Philippines: Infra modernization needed for digital economy — DOF
MANILA, Philippines — The Philippines needs to address the gaps in its infrastructure before it can fully participate in the digital economy, according to the Department of Finance (DOF).
Finance Secretary Carlos Dominguez said the Philippines has “a lot of catching up to do” to become at par with other economies like China in the field of digital commerce and entrepreneurship.
He said the process would start with modernizing the country’s physical infrastructure, which the Duterte administration is doing now with its massive infrastructure program.
“The Philippines has to catch up. China has invested a lot in infrastructure,” Dominguez said during the New Economy Workshop organized by the Alibaba Business School for Philippine officials and representatives of the business sector in Hangzhou, China.
After fixing its physical infrastructure, Dominguez said the government needs to encourage the business sector to embrace the digital economy and to prepare for a future that is shaped by technology.
Dominguez, along with other finance and central bank officials are currently in Hangzhou, China, for a three-day workshop organized by the Alibaba Business School to gain better understanding of e- commerce.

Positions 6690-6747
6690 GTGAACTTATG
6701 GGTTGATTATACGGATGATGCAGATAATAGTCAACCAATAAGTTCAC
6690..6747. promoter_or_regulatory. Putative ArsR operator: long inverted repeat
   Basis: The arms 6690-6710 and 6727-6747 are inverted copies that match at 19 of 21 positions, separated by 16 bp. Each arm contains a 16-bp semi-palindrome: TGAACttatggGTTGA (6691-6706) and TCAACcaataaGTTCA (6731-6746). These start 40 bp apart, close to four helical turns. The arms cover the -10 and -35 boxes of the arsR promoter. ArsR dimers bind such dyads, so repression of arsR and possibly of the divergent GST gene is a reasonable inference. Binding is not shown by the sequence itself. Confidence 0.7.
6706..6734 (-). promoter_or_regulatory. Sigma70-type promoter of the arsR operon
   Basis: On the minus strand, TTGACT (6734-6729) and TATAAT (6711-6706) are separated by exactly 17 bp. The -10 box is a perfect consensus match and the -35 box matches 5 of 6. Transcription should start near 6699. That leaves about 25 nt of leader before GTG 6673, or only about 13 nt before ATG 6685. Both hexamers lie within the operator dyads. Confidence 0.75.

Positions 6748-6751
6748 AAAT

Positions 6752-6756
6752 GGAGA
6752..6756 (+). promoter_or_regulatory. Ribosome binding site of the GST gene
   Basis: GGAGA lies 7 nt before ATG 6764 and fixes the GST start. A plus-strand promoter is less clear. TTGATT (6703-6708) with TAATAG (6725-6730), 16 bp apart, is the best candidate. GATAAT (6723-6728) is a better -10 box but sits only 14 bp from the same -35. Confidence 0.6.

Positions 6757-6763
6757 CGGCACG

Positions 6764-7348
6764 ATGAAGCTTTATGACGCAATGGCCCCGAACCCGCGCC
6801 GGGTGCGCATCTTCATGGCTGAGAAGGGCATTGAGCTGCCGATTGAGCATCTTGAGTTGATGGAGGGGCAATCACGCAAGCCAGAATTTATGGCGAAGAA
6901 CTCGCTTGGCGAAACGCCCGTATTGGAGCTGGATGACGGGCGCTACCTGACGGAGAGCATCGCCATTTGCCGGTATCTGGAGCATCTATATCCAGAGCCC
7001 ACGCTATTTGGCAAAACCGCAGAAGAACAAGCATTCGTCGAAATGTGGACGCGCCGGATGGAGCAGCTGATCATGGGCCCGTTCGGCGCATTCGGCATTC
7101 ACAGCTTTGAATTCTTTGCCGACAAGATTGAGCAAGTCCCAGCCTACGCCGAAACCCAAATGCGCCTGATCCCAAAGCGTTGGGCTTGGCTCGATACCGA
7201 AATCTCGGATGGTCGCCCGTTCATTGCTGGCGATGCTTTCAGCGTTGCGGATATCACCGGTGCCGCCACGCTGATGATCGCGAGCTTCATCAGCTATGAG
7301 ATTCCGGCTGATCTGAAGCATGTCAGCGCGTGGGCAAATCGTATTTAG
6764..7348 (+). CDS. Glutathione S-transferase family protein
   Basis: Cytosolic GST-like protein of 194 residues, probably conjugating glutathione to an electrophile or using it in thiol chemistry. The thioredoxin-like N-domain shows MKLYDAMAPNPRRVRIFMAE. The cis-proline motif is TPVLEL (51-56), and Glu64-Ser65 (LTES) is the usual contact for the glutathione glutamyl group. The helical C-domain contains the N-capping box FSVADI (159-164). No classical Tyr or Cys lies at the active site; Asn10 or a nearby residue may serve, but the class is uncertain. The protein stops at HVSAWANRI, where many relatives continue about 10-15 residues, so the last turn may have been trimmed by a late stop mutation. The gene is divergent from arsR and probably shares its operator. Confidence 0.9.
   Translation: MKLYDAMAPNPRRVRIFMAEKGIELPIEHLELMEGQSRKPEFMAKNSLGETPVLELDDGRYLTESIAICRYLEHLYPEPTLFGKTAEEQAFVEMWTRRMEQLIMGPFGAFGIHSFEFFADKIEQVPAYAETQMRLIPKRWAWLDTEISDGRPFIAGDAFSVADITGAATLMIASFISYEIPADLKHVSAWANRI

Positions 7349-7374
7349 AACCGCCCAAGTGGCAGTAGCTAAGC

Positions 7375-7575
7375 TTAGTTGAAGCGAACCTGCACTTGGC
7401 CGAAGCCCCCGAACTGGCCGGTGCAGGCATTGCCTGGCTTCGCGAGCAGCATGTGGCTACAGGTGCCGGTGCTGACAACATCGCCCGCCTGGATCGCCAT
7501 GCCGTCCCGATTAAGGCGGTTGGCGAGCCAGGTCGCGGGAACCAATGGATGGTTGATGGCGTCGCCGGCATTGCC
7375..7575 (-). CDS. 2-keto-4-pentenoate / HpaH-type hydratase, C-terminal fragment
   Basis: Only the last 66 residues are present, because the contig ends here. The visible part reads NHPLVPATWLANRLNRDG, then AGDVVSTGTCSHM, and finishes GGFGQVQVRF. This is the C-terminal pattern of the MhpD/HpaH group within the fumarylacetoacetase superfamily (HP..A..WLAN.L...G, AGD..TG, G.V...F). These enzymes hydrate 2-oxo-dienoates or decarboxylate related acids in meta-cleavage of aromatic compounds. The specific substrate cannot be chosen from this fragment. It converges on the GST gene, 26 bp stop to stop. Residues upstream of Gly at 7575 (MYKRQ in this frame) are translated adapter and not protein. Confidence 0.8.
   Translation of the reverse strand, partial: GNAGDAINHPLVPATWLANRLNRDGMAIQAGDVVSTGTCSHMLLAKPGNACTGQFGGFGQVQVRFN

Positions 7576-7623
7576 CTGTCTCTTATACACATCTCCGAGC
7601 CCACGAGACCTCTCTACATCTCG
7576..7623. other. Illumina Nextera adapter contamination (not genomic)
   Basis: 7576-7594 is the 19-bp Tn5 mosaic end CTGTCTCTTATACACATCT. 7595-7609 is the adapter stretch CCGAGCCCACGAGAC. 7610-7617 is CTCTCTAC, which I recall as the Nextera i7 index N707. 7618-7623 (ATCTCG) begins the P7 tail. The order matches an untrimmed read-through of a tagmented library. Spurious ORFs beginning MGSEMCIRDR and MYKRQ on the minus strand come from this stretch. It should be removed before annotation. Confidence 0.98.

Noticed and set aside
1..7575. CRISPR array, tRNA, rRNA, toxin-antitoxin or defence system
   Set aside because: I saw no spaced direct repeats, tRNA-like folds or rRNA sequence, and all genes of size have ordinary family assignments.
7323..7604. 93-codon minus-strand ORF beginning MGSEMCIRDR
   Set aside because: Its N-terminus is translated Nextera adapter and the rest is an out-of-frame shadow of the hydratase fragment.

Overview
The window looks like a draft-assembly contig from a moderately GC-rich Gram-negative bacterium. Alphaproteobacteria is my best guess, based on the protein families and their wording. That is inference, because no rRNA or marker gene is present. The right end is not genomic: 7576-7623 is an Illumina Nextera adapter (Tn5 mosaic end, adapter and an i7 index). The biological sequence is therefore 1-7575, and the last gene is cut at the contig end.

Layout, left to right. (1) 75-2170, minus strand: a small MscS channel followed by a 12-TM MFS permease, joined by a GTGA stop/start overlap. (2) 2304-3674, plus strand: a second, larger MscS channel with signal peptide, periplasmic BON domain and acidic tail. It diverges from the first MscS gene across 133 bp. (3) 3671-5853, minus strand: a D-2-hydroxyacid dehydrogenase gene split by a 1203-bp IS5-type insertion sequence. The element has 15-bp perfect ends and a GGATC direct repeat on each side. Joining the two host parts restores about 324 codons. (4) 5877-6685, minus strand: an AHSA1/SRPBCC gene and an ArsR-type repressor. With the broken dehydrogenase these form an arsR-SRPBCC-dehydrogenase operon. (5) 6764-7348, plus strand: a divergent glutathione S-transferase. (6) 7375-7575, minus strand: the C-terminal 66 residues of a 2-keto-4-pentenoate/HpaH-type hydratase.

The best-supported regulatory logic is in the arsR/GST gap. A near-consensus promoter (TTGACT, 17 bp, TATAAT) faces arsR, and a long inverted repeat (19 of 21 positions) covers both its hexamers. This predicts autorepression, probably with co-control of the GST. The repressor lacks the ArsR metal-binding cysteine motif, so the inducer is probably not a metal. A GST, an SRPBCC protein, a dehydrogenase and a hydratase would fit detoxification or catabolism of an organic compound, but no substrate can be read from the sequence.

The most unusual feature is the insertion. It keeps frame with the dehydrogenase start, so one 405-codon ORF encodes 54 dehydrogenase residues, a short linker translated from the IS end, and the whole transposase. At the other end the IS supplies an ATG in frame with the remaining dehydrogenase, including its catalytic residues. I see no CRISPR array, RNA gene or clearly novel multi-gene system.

The finance chief said the workshop was helpful in providing the Philippine government more insights when it comes to the utilization of digital technology.
“Our experience here in China is very important to look at what the future would be. It is helpful for us to be consulting with Jack Ma and his group because they are visionaries and they have actual field experience in bringing the future to reality using the power of cloud computing, the internet, and computers to analyze big data,” Dominguez said.
Brian Wong, Alibaba Group’s vice president and head of the company’s Globalization Initiatives, said the Philippines could capitalize on the digital era by cultivating entrepreneurship in e-commerce and coming up with regulations that encourage digital trade and electronic payment systems.
He said the Philippines could make leaps in the field of digital commerce, much like China, given that it has a population exceeding 100 million.
“In the Philippines with a hundred and plus million population, it has a massive market that can be developed. Like the secretary said, you can catch up and leapfrog,” Wong said.
According to Wong, electronic payments in China were non-existent in 1999 but has now expanded 10 times the size of all similar transactions in the US.